Freedom to Mess
It's ok for your kids to look like ragamuffins in the summer. I mean it. Knots in their hair, shoes missing laces, mud stains on their clothes, skinned knees, sunburns, mosquito bite rashes....if your kid looks like a woodland hobo at any point this summer, it means she has lived. It means she was allowed to play in the mosquito-larvae-filled mud puddle and sit in her clothes on the wet ground and jump off tree limbs and fall into holes because the uncut grass was too long for her to see and ride around in the truck with both windows down and stay up late eating garbage and watching fireflies wake up instead of taking a bath. It means she is experiencing life in it's purest, rawest form. Look at her face - does she even care that her hair is covered in leaves and she has a random welt over her left eye? No. No she does not. That right there is all any mama can ask for. Let her be free and messy!
I try and sit down with my kids to eat dinner every night. Sometimes it doesn't work out and I need to work late or their dad comes to grab them, but most of the time we share that one important meal together. That being said, it's not like in all the magazines where they tell you about the importance and meaning behind time at the dinner table.....we will talk about our days, sure, but eventually the conversation degrades into a chorus of loud, unintelligible noises. Someone yells at the dog who is chasing the cat and the cat who is eating the food the 4 year old dropped and the 4 year old who is crying because the cat ate her food and the 10-year-old who is saying she is full after one bite of vegetables even though the whole world knows she can put down an entire pizza in under 10 minutes and the mom who wants to be engaged in her kids but is secretly walking through her to-do-list in her head and wondering how long she needs to survive until she can lay in the bathtub with a beer. It's times like these I like to say screw magazines, live real life. Do what works for your family. If dinnertime is too chaotic to connect, take 15 minutes at the end of every night to give your kid undivided attention. She gets 15 minutes to talk your ear off, fill you in, ask any questions, and connect with you one-on-one. It doesn't take long and it does wonders to not only satisfy the needs of your kiddos but also quell that mommy guilt we so often feel when we can't do it all.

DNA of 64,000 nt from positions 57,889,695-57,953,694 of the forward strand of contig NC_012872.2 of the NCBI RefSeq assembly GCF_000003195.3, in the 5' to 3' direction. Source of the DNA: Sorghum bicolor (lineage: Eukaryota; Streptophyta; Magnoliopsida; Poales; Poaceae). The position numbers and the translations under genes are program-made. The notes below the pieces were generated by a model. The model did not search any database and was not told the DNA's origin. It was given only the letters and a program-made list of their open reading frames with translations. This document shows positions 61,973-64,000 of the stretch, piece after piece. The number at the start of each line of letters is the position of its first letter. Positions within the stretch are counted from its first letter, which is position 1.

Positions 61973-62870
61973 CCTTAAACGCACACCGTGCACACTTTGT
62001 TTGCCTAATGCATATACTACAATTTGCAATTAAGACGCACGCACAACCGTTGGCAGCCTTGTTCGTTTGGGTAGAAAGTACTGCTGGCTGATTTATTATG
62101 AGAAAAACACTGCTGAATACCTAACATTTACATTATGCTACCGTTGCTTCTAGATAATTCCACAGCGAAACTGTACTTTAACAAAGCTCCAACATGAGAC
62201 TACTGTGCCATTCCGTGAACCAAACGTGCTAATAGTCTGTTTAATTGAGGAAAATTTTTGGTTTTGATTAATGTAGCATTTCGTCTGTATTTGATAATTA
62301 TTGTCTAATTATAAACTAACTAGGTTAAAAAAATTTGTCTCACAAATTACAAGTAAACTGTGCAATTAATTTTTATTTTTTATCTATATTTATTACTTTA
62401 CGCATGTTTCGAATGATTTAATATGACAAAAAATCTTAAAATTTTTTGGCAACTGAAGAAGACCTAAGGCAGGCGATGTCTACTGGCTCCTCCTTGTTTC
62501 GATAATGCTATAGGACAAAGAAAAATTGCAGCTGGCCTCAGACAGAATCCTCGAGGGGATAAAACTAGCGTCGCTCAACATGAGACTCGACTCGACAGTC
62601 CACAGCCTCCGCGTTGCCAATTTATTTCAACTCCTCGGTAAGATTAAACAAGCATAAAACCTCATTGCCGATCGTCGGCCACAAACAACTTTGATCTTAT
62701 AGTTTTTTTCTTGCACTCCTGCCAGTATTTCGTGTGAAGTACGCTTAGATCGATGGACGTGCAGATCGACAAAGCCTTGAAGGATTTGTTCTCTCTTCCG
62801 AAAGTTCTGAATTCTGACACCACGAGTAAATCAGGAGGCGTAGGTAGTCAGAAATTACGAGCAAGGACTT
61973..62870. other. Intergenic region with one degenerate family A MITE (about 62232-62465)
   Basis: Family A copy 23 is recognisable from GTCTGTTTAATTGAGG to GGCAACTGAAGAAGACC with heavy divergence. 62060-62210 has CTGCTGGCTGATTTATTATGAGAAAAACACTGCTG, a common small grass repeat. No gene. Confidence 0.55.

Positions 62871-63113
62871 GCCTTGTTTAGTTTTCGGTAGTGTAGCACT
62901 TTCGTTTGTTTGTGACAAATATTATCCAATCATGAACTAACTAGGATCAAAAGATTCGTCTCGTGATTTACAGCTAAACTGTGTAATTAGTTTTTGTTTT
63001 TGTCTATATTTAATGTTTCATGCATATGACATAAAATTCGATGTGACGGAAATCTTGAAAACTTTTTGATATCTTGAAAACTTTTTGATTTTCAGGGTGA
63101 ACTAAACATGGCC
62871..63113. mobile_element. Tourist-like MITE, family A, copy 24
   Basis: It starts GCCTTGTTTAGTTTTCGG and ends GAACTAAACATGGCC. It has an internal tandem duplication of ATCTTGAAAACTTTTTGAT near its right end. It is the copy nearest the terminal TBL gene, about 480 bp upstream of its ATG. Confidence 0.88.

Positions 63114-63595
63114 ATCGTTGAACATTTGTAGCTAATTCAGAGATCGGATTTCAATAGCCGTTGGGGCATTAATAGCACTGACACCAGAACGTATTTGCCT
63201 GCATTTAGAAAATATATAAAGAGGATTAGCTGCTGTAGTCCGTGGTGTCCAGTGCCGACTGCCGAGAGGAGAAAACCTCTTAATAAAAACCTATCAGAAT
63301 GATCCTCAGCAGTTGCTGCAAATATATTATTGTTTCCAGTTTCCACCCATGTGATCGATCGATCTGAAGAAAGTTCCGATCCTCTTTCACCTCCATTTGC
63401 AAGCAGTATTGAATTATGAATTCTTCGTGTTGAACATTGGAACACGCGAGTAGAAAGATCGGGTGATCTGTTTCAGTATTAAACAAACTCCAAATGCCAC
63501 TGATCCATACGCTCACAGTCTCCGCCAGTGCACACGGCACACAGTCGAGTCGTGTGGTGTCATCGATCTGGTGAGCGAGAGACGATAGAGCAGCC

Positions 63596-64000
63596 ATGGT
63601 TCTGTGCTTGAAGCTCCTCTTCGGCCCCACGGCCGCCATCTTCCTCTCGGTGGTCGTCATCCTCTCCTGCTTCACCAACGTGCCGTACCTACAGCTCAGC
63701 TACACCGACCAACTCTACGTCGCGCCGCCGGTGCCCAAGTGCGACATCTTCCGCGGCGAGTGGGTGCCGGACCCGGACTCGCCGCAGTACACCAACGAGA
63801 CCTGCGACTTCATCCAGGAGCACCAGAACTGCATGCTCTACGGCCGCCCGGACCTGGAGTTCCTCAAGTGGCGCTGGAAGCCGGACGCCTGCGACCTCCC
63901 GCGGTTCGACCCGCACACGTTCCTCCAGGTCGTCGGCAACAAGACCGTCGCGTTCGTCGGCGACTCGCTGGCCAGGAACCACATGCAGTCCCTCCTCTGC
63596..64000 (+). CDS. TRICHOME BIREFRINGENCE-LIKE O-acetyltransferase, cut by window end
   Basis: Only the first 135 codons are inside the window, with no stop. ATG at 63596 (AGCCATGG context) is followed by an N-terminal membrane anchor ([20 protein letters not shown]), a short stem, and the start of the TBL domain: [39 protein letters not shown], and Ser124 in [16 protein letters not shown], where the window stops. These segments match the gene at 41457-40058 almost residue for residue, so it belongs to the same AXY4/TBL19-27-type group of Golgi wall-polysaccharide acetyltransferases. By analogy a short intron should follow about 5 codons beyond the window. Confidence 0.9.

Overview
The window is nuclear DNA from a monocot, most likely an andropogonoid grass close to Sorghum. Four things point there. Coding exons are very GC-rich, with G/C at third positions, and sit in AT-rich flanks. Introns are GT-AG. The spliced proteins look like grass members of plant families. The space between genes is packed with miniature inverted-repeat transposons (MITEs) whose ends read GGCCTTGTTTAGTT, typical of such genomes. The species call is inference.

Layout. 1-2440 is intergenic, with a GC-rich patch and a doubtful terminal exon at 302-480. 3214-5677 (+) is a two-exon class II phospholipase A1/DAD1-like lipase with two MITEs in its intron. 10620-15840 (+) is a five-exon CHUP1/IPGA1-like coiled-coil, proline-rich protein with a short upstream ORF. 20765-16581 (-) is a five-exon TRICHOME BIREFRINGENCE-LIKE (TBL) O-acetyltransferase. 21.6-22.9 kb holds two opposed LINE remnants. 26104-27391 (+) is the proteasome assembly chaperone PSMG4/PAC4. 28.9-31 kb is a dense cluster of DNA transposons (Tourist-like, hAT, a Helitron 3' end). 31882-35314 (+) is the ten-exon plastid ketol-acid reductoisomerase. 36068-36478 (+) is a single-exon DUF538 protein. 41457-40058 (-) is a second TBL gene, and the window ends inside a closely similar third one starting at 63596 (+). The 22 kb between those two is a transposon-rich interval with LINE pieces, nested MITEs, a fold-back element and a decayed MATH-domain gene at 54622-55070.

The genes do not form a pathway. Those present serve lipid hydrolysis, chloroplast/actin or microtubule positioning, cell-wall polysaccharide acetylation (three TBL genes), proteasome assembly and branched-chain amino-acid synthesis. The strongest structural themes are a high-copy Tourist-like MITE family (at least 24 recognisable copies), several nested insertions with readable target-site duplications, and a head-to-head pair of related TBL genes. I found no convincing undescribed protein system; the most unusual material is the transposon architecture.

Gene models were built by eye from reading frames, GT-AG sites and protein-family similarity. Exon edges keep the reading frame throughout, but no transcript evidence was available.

Leave Them Be
I saved my favorite free summertime activity for last. Let. Your. Kids. Be. Do not give them activities, or tasks, or playdates....give them nothing. Make them be responsible for finding their own entertainment. I promise I am not crazy - this can, and does, work. Think back to when you were a kid. Did your mom sit down with you each night and play game after game and read book after book and spend every free moment she had taking you places and making sure you had fun things to do? My mama sure didn't. She busted her ass every day to make sure my sister and I had food to eat, a healthy and happy home to live in, clothes on our backs, and presents under the tree at Christmastime. She made everything magical, but not by spending countless hours entertaining me and keeping me occupied. I was told to go outside. I was told to go to my room. I was told to go do something about 50 times a day. So I went outside. I went to my room. And I found something to do. It is not your job as a parent to entertain your children. It is your job to raise them into decent, productive, good human beings. Let them find their own fun. If you leave them alone long enough, they will. You may not like what they end up finding to do, but this is where compromise and boundaries all come full circle - maybe it's ok that they're climbing all over each other, as long as they're outside. Maybe it's ok to have a puzzle piece war, as long as they understand the puzzle may never look the same again. Maybe it's not that big a deal to pull all the pots and pans out, provided everything is cleaned up afterwards. Be flexible and open minded. Even a kid who knows her limits may still try and test them...but a kid who is never allowed to explore the boundaries of her world will never learn what she's fully capable of, either. Let her make mistakes. Let her be unhappy. Let her be responsible for herself. It is so, so hard for me to do this because I am ridiculously impatient.....but I've found when I leave my kids alone, they come up with their own creative ways to play, learn, and experience their world.
Kids are wonderful and terrible and beauty and horror all wrapped into one delicious and stressful bundle of love you would unquestionably die to protect. Summertime isn't always breezy and warm with littles....so when the going gets tough, whip up a couple creative, cheap boredom-busting activities and let the sunshine in.
What are your favorite summertime activities? Any foolproof anti-boredom methods you've learned and implemented already this summer? I'd love to hear about it in the comments down below and as always, thank you so much for reading!